More World Cup Fans in Blackface

So let me clear this up with the quickness.  You see these guys in front of you, and what do you do?  You confront them.  And actually, you get everyone else in the vicinity who you can tell are also disgusted by the behavior, and you recruit them to join you in confronting them.  And you know what?  If you feel insecure, or perhaps you feel it’s unsafe to confront these folks at a freakin’ soccer game, then you go get security, and you pull them into the mix at some point as well.  How “secure” do you think Rosa Parks felt when she refused to give up her seat, under threat of arrest?!

The security at World Cup games is trained for everything up to and including terrorist attacks, so I’m guessing it’s a safe bet that you and a group of others telling the ignorant black face white guys that you are deeply offended, and that they should take a moment to go use the facilities and remove their “makeup”, is not going to ignite World War III.  And this, right here, is where the change happens.  It doesn’t happen from ignoring the situation, it occurs when we reach critical mass, confrontationally speaking.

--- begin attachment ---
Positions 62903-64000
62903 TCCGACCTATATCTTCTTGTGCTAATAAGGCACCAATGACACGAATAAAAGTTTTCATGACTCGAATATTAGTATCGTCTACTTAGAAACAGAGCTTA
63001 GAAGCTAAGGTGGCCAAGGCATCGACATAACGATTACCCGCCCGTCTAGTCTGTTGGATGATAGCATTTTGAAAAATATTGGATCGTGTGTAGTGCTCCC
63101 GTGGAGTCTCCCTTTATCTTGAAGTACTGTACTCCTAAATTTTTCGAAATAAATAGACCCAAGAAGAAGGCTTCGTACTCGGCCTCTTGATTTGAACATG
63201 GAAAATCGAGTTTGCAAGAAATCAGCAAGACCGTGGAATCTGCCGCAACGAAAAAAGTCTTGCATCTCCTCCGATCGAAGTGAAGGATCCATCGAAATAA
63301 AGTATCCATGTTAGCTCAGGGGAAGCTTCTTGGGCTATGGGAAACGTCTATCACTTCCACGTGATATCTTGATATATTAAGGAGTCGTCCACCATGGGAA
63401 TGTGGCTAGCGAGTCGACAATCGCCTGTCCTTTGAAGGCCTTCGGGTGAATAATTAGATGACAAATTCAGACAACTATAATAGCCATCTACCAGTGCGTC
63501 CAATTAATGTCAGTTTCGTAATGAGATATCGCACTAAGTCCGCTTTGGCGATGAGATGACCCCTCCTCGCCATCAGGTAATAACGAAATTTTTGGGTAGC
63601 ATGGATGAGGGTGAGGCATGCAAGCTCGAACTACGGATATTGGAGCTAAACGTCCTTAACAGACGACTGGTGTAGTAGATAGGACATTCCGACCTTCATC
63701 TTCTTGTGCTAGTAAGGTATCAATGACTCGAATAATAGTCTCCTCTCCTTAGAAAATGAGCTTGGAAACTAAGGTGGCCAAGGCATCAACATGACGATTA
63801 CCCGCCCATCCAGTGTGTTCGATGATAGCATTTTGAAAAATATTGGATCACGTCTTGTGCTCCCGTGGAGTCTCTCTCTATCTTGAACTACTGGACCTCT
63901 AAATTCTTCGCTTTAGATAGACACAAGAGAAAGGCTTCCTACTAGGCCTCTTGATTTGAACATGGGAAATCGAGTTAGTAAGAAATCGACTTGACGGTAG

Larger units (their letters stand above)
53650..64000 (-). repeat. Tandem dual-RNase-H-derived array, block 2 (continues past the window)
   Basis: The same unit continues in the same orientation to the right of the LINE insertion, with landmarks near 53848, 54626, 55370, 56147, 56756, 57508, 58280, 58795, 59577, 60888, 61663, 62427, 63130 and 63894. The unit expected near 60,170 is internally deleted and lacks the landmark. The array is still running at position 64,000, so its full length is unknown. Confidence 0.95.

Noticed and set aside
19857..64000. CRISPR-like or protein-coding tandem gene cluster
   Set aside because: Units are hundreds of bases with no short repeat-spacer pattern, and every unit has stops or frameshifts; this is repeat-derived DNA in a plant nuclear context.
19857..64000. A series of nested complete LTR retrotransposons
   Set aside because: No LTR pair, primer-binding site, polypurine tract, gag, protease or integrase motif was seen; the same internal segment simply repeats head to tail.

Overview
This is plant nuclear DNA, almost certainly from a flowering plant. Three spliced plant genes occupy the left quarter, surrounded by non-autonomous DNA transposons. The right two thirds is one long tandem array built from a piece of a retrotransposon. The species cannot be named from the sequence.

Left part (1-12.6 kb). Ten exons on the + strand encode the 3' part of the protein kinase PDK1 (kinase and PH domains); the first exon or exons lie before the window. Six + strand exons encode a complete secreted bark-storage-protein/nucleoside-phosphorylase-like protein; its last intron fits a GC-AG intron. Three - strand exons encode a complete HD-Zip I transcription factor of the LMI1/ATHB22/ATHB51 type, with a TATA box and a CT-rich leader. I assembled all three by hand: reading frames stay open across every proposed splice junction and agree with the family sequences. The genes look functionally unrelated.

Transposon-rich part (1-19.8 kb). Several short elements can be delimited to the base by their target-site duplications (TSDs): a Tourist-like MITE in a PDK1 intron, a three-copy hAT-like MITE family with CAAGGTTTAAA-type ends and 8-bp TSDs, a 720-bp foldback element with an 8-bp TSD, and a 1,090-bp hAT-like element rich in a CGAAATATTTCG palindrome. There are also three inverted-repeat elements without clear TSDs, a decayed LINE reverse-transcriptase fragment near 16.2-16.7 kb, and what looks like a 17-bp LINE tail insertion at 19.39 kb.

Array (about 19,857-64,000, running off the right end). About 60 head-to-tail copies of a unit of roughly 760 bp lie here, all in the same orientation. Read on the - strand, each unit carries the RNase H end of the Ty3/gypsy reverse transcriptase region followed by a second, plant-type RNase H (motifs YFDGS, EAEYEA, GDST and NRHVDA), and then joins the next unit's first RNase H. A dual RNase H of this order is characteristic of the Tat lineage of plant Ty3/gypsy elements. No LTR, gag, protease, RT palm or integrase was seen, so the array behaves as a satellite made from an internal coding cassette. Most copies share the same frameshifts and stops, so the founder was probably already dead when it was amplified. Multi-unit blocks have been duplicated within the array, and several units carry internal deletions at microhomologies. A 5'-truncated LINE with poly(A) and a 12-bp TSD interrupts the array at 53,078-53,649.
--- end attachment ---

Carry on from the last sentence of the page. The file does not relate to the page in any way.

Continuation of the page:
What the heck does that mean?  It means that enough people in that area of the stadium, and any area at any public event, reach a large enough level that the folks acting like idiots realize that, “Hmmm… maybe this isn’t such a great idea after all?  Why is everyone yelling at us?”  Think about it.  When people like this showcase their ignorance, multiple others will feel discomfort for the entire game.  Why should those people just sit there, uncomfortably in silence, for their entire time at the event?  You know what that would be comparable to in Rosa Parks’ world?  Getting up and moving to the back of the bus.